In response to some of my work at the Stanford Daily, I’ve received some criticism from a certain person, a brother of a person with autism (his brother’s preferred identification), and son to a board member of Autism Speaks, who used to work for Cure Autism Now (I kid you not, that used to be an actual organization).
Most of the criticism centers around one main points: that because I am a speaking, high achieving Autistic who passes as Allistic, I cannot speak for the Autistic community, because I’m not all that similar to the rest of Autistic community. It was not said overtly, but rather more subtly, and I had to read his text and deconstruct it to make sure I was understanding it correctly.
I will address that later, but in light of the fact that yesterday was Autism Pride Day, and want to focus on another problem I saw in his piece that deals with issues of openness and pride. (Note: I was so perturbed by Emma Stone and Andrew Garfield’s bullshit attempt at “activism” that I posted about that yesterday.)
From his piece, “Another argument is that Autism Speaks has no representatives with autism on any senior or advisory board. However, there are individuals with autism on the Family Services Committee (where they can have the most direct impact on the lives of those on the Autism Spectrum and the families), as well as the many others involved within the organization. The Autism Speaks website does not state in these contributors’ descriptions that they have autism, since autism does not define these individuals or their contributions to their respective committees or positions. In addition, the Board of Directors is made up mostly of family members of individuals with autism, who see the challenges of those on the Spectrum firsthand every day and work hard to fulfill their goal of changing the future for all those affected by autism.”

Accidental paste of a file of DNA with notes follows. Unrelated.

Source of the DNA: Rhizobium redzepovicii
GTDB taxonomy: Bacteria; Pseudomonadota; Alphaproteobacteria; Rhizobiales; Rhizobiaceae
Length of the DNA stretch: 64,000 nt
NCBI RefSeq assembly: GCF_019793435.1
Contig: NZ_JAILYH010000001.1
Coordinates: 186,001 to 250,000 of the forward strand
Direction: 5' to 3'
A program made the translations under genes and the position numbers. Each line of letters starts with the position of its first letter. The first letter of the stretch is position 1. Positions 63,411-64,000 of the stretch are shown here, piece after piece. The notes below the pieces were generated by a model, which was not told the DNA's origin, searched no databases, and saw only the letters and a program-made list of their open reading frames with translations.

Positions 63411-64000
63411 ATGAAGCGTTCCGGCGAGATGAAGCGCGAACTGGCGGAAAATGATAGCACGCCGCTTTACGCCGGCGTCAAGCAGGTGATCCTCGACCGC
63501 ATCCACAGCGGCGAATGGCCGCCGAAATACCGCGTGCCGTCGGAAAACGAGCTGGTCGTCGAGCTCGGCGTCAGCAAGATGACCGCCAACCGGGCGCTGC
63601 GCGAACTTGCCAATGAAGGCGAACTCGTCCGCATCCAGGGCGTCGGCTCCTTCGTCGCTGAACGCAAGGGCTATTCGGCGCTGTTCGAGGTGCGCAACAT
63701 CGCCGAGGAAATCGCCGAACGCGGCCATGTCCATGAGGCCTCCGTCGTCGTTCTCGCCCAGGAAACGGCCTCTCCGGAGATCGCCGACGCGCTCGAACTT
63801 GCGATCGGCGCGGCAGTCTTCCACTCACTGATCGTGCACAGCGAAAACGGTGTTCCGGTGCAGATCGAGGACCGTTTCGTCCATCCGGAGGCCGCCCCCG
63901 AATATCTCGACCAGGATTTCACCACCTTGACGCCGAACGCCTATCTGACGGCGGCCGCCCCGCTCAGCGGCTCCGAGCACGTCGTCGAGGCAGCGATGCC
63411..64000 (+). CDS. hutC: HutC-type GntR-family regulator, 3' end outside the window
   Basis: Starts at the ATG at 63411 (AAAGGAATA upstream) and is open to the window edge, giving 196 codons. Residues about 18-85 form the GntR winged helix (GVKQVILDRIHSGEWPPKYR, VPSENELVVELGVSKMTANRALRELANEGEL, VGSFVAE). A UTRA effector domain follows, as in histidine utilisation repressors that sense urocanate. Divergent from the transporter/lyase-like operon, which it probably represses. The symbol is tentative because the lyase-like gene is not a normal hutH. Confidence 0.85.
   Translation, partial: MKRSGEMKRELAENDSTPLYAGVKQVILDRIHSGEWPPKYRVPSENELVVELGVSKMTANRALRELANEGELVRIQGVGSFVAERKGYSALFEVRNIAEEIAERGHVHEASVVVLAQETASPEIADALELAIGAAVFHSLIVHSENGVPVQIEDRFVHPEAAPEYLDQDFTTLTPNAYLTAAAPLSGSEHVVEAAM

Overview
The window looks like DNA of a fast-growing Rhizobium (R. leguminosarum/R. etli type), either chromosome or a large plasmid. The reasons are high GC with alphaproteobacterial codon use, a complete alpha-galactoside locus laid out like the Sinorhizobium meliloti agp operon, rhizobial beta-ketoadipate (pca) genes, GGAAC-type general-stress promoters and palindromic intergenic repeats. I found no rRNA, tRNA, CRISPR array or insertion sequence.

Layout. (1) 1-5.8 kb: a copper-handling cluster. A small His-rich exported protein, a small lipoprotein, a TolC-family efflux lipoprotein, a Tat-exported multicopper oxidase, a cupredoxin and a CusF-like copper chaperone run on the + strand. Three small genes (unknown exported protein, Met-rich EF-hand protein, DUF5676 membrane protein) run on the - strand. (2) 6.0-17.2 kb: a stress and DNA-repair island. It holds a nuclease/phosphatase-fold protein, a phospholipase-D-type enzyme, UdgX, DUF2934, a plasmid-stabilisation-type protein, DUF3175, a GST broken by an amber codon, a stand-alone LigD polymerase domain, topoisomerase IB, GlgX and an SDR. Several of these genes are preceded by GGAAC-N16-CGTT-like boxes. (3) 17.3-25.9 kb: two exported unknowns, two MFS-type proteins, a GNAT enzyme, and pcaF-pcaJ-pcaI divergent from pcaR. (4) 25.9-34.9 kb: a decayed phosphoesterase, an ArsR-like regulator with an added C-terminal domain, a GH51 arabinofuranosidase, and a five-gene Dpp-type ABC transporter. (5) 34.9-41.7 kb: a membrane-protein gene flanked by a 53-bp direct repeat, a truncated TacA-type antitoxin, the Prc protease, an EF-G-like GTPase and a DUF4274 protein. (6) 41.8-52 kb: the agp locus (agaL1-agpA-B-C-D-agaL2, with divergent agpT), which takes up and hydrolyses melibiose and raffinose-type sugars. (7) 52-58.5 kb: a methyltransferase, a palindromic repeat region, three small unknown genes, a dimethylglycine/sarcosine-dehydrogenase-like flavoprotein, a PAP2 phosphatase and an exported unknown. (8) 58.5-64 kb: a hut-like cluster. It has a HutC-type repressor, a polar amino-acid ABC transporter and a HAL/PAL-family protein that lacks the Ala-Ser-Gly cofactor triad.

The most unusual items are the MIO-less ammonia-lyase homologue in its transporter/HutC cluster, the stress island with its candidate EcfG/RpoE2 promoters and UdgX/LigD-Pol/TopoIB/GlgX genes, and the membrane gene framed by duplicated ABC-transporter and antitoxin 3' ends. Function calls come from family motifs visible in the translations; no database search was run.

First, let take care of logistics before we get to the center of this doozy. I never said that were no Autistics on any of Autism Speaks’ senior or advisory boards–I said there were no open Autistics on their senior or advisory boards after the departure of the only openly Autistic any of their boards ever, John Elder Robison. This might seem inconsequential, but it makes a real difference. In the context of any advocacy organization, it’s not just enough to have members of the minority groups in leadership positions. It’s important to have open representation, so that community members can see successful images of themselves and possibility models to identify with. That doesn’t mean I think that Autistic members (or members with autism) should be open publicly, if they don’t want to, but rather that Autism Speaks should make an effort as an organization to seek out at least some Autistics who are open publicly. I don’t care that family of Autistics (or people with autism) are on the board, I care that my community is fairly represented on the boards of an organization that is supposedly helping me.
Next, I’m not afflicted by autism. No one is afflicted by autism. Autism is a neurotype, a term used to describe a collection of neurologies that have similar characteristics. It is not a disease. It is not a disorder. And it is not something from which we suffer, from which we are plagued, or by which we are afflicted.
Now, for the heart of the issue. Quoting again from his op-ed, “The Autism Speaks website does not state in these contributors’ descriptions that they have autism, since autism does not define these individuals or their contributions to their respective committees or positions.”